Immediate analysis and tools

- Structuring the data -

Each deck has a commander card that features a subset of the five colours Red, White, Blue, Green, and Black. For a card to be in the deck all of it's colours must be on the commander. This partitions the card use of the decks by commander colour. My first steps are to structure the data accordingly. By cutting the game up into colours we can work on smaller sets of data, and by converting references to inclusion flags reduce the storage size of this data.

First importing the decks, the deck colour lists, and the mtg json card list:

colourcomplient = ToExpression[Import["Desktop\\GoodDecks.csv"]];
colourRefs = Import["Desktop\\colRefs.csv"];
cardList = Import["Desktop\\AllCards.json"];

Decks are then converted from lists of card references to arrays of bits that flag which cards they include.

bitFlagArrays = ((a = 0; (a = BitSet[a, #]) & /@ #; a) & /@ 
    Union /@ Append @@@ colourcomplient[[#, {3, 1}]]) & /@ colourRefs;

These global card arrays are reduced to the cards used by decks of each colour.

denseFlagArrays = SparseArray[IntegerDigits[#, 2, 18000] & /@ #] & /@ bitFlagArrays;
colourCardSets = Complement[Range[18000], Position[Total[#], 0][[;; , 1]]] & /@ denseFlagArrays;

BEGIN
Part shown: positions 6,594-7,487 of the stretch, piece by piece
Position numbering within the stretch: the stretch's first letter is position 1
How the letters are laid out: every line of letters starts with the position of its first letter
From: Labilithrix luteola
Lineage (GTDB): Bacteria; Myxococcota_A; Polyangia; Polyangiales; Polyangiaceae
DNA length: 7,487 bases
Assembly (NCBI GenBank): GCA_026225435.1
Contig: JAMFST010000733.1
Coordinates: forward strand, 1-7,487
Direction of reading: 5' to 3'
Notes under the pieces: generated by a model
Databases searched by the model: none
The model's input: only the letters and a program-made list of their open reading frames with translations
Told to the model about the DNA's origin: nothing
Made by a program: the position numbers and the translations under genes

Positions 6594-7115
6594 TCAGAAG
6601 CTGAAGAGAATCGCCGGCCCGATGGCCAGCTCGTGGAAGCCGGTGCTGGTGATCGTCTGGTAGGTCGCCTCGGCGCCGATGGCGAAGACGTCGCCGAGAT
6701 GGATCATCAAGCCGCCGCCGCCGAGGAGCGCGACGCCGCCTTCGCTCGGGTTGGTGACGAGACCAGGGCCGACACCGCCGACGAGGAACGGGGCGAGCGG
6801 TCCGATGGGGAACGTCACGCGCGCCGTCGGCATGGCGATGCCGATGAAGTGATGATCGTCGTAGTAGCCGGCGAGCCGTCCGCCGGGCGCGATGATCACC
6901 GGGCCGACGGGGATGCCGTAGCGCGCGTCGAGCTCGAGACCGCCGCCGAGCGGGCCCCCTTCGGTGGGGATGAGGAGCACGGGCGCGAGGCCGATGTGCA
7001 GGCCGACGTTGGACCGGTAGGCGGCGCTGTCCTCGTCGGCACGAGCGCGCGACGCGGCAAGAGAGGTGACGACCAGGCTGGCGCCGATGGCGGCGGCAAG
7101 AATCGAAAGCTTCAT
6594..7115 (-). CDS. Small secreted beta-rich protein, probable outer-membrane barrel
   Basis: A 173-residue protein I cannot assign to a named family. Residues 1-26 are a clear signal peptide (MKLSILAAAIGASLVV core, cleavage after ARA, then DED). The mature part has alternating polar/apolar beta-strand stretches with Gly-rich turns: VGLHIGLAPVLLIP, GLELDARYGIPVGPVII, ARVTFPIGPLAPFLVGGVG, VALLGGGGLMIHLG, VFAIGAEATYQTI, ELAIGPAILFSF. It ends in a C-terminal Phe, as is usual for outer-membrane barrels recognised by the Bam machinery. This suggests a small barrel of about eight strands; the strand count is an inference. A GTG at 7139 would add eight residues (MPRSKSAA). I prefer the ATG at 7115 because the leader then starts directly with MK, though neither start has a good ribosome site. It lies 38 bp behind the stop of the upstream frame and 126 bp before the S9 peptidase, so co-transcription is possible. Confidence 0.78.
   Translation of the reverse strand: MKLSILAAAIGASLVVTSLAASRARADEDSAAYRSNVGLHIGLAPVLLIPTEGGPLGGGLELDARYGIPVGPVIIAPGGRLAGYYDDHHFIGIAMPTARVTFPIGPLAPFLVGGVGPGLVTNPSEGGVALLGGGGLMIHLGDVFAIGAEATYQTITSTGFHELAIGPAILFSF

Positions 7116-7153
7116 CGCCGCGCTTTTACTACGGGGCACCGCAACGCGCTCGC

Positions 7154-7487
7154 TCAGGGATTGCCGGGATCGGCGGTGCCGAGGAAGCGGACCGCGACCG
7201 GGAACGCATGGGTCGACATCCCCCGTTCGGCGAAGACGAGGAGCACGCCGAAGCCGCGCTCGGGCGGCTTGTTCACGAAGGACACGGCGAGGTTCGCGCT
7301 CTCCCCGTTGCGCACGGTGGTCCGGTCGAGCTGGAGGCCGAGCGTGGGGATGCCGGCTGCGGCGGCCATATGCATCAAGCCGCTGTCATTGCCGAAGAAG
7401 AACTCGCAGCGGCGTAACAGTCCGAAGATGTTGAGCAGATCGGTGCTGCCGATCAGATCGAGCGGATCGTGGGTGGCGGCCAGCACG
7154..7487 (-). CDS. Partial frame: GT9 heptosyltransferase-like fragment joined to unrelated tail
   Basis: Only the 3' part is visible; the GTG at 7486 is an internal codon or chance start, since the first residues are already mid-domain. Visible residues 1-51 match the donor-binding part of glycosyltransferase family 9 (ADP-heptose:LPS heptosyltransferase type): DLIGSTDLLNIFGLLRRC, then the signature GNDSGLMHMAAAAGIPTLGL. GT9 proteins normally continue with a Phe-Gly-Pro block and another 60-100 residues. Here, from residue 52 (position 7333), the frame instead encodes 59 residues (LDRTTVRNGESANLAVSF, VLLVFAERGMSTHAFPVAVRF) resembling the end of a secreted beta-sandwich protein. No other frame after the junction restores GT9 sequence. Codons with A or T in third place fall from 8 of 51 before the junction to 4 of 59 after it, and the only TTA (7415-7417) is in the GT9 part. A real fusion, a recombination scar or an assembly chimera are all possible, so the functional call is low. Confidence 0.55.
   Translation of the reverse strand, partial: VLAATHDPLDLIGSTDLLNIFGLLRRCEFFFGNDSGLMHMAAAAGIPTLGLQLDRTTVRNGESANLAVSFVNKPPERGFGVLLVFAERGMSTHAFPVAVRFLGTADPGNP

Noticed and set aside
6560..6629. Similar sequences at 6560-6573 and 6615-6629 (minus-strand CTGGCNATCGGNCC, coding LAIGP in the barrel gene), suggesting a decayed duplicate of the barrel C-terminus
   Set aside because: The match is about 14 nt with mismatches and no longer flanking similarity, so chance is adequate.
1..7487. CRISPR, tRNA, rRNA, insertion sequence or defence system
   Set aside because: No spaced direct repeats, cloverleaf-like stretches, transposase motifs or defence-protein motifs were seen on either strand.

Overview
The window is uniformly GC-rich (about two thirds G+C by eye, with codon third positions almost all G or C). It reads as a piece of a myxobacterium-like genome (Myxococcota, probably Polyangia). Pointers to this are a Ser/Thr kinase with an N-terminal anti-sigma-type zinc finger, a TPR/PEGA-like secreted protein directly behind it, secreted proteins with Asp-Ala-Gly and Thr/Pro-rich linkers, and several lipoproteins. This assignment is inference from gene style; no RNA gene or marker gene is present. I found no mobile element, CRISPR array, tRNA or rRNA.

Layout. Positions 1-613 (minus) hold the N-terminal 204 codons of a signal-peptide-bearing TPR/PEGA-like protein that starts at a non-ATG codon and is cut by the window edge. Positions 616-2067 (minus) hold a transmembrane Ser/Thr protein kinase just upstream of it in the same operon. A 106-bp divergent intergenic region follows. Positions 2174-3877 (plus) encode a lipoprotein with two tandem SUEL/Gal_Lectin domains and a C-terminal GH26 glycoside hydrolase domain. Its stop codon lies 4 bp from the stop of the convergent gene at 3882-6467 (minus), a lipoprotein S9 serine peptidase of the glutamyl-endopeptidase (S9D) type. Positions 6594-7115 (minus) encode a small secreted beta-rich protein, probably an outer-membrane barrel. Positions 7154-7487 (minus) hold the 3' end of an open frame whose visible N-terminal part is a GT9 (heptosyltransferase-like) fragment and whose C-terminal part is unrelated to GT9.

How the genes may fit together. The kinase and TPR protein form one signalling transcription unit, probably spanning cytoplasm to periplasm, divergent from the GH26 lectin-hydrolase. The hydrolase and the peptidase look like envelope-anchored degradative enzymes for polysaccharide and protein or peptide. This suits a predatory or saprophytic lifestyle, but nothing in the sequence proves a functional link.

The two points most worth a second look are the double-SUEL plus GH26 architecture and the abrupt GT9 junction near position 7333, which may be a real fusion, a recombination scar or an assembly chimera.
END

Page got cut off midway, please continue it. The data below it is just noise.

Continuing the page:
lightFlagArrays = Table[
        denseFlagArrays[[n, ;; , colourCardSets[[n]]]]
    ,{n, Length[denseFlagArrays]}];
lightFlagRefArrays = Transpose /@ lightFlagArrays;

- Deck colour popularity -

With these arrays in place we can see how many different cards appear in each colour of the game. We can also count the decks that fall into these colours and gauge their popularity.

colSets = {{},{"W"},{"R"},{"R","W"},{"U"},{"U","W"},{"U","R"},{"U","R","W"},{"B"},

colDeckVol = Transpose[{Length /@ colSets, Length /@ lightFlagArrays}];

monoRefs = Position[Length /@ colSets, 1][[;; , 1]];
BarChart[colDeckVol[[monoRefs, 2]], 
    ChartStyle -> Lighter /@ {White, Red, Blue, Black, Green}, 
    ChartLabels -> colSets[[monoRefs, 1]], 
    PlotLabel -> "Mono colour deck volumes"]

BarChart[Total /@ SplitBy[Sort[colDeckVol], First][[;; , ;; , 2]], 
    ColorFunction -> Function[{height}, ColorData["TemperatureMap"][height]], 
    ChartLabels -> {"None", "One", "Two", "Three", "Five"}, 
    PlotLabel -> "Colour count deck volumes"]

Colour Deck Frequency

This shows some disparity in colour popularity. A deck with just blue cards being nearly half as frequent as one with just black. More stark is the massive preference of one, two, and three colour decks over the restrictive colourless and permissive five colour decks. We can also measure the variety of cards available to these decks (averages across colour count, code lost).

Colour Card Accessibility

- Card popularity -

Presume that cards have clear variations in quality. This should affect occurrence frequency, we expect a good card to be chosen over a bad one. Does the data reflect this?